Article 89: There is no limit to the number of judges that can be appointed for the Court of Injustice Acts (Madhalim), rather the Khalifah can appoint as many as he may deem necessary to eradicate the Madhalim (injustice acts), whatever that number may be. Although it is permitted for more than one judge to sit in a court session, only one judge has the authority to pronounce a verdict. The other judges only assist and provide advice, and their advice is not binding.
The evidence that the judge of the Court of Injustices (Madhalim) can be more than one is that the Khalifah is permitted to appoint one or more deputies to act on his behalf. However, if there are a number of judges of the Court of Injustices (Madhalim), their power to look into the injustices (Madhalim) cannot be divided, so each one of them would have the right to look into the cases of injustices (Madhalim). The Khalifah is however allowed to specify a judge for the Court of Injustices (Madhalim) in one province, or to specify him to a certain type of case, because he has the right to give a general governorship over the injustices (Madhalim) or a specific governorship if he wished. He can give a governorship over the whole of the State, or over a city or region, as he sees fit.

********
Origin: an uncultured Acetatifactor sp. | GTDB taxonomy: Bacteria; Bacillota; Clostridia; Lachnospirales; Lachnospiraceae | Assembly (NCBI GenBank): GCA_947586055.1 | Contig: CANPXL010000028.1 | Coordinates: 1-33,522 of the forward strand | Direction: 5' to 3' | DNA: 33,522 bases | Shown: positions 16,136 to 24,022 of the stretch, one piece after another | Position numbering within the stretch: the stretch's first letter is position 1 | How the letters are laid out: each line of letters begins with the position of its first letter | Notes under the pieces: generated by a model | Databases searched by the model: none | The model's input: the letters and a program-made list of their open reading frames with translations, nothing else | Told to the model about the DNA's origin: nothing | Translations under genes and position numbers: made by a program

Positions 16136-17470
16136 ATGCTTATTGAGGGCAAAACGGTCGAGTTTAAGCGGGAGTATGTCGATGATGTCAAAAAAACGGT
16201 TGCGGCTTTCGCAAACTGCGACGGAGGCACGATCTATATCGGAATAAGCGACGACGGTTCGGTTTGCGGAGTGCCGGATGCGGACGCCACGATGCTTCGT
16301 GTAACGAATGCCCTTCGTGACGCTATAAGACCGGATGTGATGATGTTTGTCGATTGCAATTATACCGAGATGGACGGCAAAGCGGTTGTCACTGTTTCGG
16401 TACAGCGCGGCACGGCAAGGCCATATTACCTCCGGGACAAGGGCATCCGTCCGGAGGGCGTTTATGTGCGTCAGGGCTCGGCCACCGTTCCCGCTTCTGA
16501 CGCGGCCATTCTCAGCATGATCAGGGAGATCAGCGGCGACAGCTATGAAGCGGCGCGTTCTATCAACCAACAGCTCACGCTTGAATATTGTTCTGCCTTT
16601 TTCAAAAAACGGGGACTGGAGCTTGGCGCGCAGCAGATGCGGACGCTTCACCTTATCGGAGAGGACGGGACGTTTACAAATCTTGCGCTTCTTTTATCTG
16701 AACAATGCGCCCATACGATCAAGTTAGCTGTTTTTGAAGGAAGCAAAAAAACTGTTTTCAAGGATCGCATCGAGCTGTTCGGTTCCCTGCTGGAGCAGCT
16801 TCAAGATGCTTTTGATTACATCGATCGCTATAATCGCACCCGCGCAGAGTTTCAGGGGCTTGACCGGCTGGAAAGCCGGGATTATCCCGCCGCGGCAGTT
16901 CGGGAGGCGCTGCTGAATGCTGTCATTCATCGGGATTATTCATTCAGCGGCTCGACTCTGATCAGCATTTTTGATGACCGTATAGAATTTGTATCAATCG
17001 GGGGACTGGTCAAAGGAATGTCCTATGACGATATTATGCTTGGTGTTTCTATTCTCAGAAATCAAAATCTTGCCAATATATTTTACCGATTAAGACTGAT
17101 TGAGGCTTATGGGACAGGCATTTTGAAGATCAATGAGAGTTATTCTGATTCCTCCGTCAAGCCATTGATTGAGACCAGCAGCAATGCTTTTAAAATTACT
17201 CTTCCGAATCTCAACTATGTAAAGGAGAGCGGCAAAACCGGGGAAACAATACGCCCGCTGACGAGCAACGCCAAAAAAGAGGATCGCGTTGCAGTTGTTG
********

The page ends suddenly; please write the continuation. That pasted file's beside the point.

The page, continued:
As for the fact that when the judge of the Court of Injustices (Madhalim) looks into a case he should look into it on his own, this is because of what was mentioned earlier regarding the prohibition of having numerous judges in a single case, while it is permitted to have more than one judge in the same area. However, it is permitted for other judges of the Court of Injustices (Madhalim) to sit with him in court in a consultative capacity only, and they would not participate in the verdict. This is referred to his contentment and choice – so if he did not prefer that and opposed their sitting with him then they would not do so, since no one who distracts the judge from looking into his work should sit with him. However, if he left the court session he should consult them in the issue.